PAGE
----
We don’t always know the street and number. We know how to get there. But that’s no longer necessary for smart phone users. Neither do they need phone books, maps, encyclopedias, dictionaries, the Physician’s Desk Reference, newspapers, magazines, books, flash lights, cameras, or watches. You name it and it’s available on your smart phone. You can look up anything at anytime from anywhere by using your smart phone. The format may not be convenient. You may prefer to look something up on your computer screen or tablet, because it’s easier to view, but you can get anything on your smart phone, especially when it is connected to Wi Fi.
Last spring we had a big party with young couples in attendance and their kids. Those that didn’t bring kids brought dogs, and some both, but that’s another story. So a five year old is in my kitchen, sitting at the counter flipping his finger over the screen of his I Pad while I’m making coffee.
“Mr. McClure?” he asked politely.
“Does your house have Wi Fi?”
“Yes it does.”
“May I have your password?”
His digital experience (I have no idea what he was doing or why he wanted to be connected) and his life in general was, I guess, going to be enhanced in some way if he was connected to the internet. So I gave him my password. There is no reason not to give those you know, especially a cute five year old boy, access to the internet in your house. Understand that at five he knew independently how to log on to my network, plug in the password, connect and go on his merry digital way. It blew me away. I don’t know why. He’s grown up with the internet while I’m still catching on.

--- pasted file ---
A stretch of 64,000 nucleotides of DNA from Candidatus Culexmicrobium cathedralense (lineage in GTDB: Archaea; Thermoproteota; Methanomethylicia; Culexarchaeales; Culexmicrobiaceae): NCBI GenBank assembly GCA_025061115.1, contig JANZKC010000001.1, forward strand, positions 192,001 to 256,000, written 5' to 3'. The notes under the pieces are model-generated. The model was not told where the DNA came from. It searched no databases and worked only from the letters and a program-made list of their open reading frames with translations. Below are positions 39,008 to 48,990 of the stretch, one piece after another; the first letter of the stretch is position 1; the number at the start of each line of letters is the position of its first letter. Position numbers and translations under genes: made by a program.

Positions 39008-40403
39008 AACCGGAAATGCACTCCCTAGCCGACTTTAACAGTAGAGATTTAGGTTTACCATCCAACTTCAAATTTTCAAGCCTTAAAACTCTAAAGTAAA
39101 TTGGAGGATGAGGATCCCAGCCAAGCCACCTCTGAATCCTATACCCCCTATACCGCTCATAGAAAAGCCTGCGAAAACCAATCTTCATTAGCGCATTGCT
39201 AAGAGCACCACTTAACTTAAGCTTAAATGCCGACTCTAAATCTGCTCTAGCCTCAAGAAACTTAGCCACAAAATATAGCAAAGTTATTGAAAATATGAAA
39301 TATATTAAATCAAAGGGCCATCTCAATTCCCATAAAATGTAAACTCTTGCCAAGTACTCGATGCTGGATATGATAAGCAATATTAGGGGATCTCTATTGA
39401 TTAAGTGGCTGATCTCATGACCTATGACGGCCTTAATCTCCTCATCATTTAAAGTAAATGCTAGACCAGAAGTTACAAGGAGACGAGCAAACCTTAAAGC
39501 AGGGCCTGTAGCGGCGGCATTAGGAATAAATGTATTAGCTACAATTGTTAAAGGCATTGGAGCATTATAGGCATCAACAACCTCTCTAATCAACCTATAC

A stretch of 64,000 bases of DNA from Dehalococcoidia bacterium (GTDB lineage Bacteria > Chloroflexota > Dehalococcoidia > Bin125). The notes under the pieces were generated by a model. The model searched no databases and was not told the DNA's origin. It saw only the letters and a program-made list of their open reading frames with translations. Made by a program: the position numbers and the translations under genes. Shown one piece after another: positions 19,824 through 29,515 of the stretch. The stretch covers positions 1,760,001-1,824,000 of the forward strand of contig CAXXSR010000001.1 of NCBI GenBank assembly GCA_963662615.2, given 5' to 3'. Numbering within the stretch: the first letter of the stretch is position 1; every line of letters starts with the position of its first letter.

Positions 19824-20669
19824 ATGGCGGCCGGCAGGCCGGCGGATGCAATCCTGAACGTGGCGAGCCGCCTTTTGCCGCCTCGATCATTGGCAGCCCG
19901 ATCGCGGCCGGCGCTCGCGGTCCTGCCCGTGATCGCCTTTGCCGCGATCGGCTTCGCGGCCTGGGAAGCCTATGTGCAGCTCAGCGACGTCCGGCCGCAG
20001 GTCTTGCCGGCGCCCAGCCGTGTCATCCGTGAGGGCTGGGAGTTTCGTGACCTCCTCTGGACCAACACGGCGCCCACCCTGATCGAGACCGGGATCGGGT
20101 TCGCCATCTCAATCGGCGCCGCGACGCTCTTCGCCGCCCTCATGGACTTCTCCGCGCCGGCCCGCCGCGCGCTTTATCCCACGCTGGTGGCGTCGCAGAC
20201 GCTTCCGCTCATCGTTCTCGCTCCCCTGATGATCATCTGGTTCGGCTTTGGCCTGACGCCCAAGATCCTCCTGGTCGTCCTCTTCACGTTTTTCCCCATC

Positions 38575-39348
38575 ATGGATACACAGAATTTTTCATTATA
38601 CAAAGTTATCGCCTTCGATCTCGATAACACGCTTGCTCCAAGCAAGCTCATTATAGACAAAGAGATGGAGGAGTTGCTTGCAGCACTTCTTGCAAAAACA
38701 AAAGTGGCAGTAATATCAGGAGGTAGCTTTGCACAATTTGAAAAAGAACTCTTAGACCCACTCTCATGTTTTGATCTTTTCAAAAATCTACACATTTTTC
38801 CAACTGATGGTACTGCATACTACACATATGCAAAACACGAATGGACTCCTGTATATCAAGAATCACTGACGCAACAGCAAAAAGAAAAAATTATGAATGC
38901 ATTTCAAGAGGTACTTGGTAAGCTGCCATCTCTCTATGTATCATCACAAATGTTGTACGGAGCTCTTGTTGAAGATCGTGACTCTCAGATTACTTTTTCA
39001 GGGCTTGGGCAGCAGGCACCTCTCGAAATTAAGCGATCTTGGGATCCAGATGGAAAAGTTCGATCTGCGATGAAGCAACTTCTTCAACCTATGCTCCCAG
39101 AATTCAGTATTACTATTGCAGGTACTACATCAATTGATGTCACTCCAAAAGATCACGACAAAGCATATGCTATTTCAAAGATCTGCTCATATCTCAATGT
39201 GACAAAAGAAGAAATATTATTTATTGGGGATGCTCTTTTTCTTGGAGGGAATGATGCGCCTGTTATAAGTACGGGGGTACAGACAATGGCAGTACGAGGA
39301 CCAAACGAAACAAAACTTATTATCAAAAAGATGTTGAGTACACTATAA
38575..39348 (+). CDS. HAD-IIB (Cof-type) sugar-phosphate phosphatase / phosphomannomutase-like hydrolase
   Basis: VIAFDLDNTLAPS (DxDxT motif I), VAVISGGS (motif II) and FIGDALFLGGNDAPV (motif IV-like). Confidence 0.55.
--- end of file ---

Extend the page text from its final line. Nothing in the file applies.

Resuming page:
Actually I’m no less hooked than that five year old. My smart phone is with me constantly, except when it is charging, which is every night. That puts it within my reach every waking hour. I think I’m not unlike a lot of people. It’s my most useful tool, and most used. Without it I feel out of touch.
I visited my doctor this week and he and I had something fairly important to discuss about my health. I like this physician because he talks to me directly and personally. We were sitting across from each other in the little exam room, discussing something private, trying together to solve a sort of riddle posed by my aging body. He was asking me about symptoms and I was answering as carefully and accurately as I possibly could. At one point he said
“There’s a reason you need to watch out for this you know. There’s a possibility this could…”